Current Trainees

Pooja Gaur
mentor: Kim Butts Pauly
(1/16/2017-1/15/2019)

Pooja earned her BS in Biomedical Engineering at the Johns Hopkins University, and her PhD at Vanderbilt University under the mentorship of Dr. William Grissom. During her doctoral research, she developed MRI methods for measuring temperature changes in the body during focused ultrasound heating treatments. These developments enabled faster measurements by leveraging data undersampling, and more accurate measurements by compensating for MR image distortions that result directly from heating. As a postdoctoral scholar under the guidance of Dr. Kim Butts Pauly, Dr. Gaur will use imaging methods to investigate the intracranial pressure produced by focused ultrasound during tumor ablation and chemotherapy drug delivery treatments for the brain.


Joshua de Bever 
mentors: Brian Rutt and Sam Gambhir
(2/8/2016-2/7/2018)

Joshua de Bever earned a BS (honors) with a double major in Physics and Computer Science in 2005 and an MS in Physics in 2007 from the University of Western Ontario. While completing his Master’s degree, he designed and fabricated high performance MRI gradient coils. Dr. de Bever earned his PhD from the University of Utah where he performed research in Medical Robotics as part of the MR-guided focused ultrasound group. With this team, Dr. de Bever helped bring a focused ultrasound device for treating breast cancer to clinical trials. His dissertation research included the development of a novel adaptive model-predictive controller for thermal ablation of cancer using focused ultrasound and MR temperature imaging feedback, as well as multiple 3D MR acoustic radiation force imaging techniques. Dr. de Bever will be a postdoctoral scholar in Professor Brian Rutt’s laboratory and is pursuing research into thermal cancer therapies in a high-field MRI environment.


Hamed Arami 
mentors: Sam Gambhir and Robert Sinclair
(1/4/2016-1/3/2018)

Hamed Arami received his Dual PhD in December, 2015 in Materials Science and Engineering (MSE) and Nanotechnology and Molecular Engineering (NTME) from the University of Washington. His research interests are development of advanced biomaterials (nanoparticles, hydrogels and scaffolds) for biomedical imaging, targeted therapy, tissue engineering and regenerative medicine. His PhD research was aimed at the development of multifunctional nanoparticle tracers for a new imaging technique called Magnetic Particle Imaging (MPI) and their applications in cancer diagnosis and cardiovascular imaging. Combining MPI with other imaging modalities, such as Magnetic Resonance Imaging (MRI) and Near Infra-Red Fluorescent (NIRF) imaging, he also studied immune response, pharmacokinetics and biodistribution of these nanoparticles and developed chemical approaches to prolong the blood circulation half-life of the MPI tracers in animal models. During his SCIT fellowship, he will work in Prof. Gambhir’s lab to study the role of cancer stem cells on tumors drug resistance and recurrence using intravital microscopy. He also uses iron oxide nanoparticles for targeted differentiation therapy of the cancer stem cells and uses magnetic and fluorescent imaging techniques to track the nanoparticles in animal models.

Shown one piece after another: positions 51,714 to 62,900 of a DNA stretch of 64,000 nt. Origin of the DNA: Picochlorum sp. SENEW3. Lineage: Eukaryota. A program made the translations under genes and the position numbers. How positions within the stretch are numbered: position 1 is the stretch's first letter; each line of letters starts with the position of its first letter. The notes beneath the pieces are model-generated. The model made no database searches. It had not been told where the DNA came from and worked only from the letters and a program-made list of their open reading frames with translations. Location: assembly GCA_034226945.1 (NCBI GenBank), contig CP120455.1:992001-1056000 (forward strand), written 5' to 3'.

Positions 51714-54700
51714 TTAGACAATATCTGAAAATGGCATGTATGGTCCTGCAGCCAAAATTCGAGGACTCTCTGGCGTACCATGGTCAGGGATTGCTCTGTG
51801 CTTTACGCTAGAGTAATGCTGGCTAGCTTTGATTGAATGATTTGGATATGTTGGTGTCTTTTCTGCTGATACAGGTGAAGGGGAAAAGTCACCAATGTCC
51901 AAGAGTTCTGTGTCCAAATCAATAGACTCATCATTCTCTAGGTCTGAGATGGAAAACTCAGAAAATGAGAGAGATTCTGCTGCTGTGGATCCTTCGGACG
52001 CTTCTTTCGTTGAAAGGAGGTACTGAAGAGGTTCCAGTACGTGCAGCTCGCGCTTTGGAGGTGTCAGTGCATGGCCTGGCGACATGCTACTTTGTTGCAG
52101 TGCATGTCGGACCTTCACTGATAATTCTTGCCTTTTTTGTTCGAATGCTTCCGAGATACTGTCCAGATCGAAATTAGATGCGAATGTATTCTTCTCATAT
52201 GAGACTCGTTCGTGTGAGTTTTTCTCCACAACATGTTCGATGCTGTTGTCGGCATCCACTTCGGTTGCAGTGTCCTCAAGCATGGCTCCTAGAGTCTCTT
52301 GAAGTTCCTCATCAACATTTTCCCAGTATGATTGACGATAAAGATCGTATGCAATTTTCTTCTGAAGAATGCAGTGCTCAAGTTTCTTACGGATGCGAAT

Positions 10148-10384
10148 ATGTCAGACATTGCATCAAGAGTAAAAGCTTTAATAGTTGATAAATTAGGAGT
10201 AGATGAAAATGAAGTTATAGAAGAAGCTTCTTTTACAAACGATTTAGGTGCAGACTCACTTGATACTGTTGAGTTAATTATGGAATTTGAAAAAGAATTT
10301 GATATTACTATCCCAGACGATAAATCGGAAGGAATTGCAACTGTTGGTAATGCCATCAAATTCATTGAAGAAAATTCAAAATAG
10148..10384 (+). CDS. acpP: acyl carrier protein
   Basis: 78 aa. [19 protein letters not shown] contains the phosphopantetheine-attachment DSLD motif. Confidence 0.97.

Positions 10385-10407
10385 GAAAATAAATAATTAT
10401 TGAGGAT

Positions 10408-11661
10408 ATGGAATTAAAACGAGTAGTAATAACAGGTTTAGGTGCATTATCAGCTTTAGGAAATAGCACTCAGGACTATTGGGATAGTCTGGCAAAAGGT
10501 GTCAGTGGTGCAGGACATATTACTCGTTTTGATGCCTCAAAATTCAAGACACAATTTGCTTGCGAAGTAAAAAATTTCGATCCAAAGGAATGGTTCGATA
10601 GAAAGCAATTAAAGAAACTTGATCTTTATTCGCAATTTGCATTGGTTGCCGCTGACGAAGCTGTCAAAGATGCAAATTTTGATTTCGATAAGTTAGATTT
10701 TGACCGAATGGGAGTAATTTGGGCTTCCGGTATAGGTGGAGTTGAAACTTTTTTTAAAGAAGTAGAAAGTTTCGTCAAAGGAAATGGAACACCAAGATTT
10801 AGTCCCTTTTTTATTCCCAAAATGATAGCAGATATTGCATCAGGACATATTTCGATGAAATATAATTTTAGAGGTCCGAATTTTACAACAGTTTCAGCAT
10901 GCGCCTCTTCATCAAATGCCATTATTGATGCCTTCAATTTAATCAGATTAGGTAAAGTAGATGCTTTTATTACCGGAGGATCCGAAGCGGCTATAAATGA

Subashini Srinivasan 
mentors: Brian Hargreaves and Bruce Daniel
(9/1/2015 - 8/31/2017)

Dr. Srinivasan is a post-doctoral fellow in Dr. Brain Hargreaves’ lab in the Department of Radiology at Stanford University. Her current research projects are focussed on improving the specificity of breast cancer detection using pharmaco-kinectic modeling and MR guided augmented reality for breast conserving surgery. 

Suba earned her PhD in Biomedical Engineering at University of California, Los Angeles. Her PhD thesis developed novel variable flip angle balanced SSFP techniques for fast 3D T2 weighted prostate MRI as well as to reduce the SAR of free-breathing cardiac cine imaging. Suba was previously a Research Intern at Siemens Corporate Research, where she developed an MRI pulse sequence for real-time, low specific absorption rate, off-resonance insensitive T2 weighted imaging. Suba received her Master of Science in Biomedical Engineering from ETH Zurich. For her Master's thesis, Suba developed a novel 3D black blood imaging technique for better visualization of the cardiac chambers at Harvard Medical School (BIDMC). Her research interests include physics, imaging, and reconstruction techniques of Magnetic Resonance Imaging (MRI).


Siavash Yousefi
mentors: Lei Xing and Juergen Willmann
(9/1/2015 - 8/31/2017)

Dr. Yousefi received his BS, MSc and PhD all in electrical engineering from University of Tehran (2006), Oregon State University (2008) and University of Washington (2014), respectively. His research was conducted in the field of Optical Coherence Tomography (OCT) imaging where he developed tools for cellular-level imaging of microcirculatory environment in vivo. He also earned certificate degrees in Medical Imaging (Radiology) and Technology Entrepreneurship (Foster School of Business) from University of Washington.
Since September 2014, he has been a postdoctoral research fellow in the Medical Physics branch of Stanford Radiation Oncology working with professor Lei Xing. He is currently conducting research in the early cancer diagnosis and image guided cancer therapy monitoring. At Stanford Cancer Imaging Training (SCIT) program, he will be conducting research to develop acoustic range verification technique for localization of the Bragg peak during proton beam cancer therapy.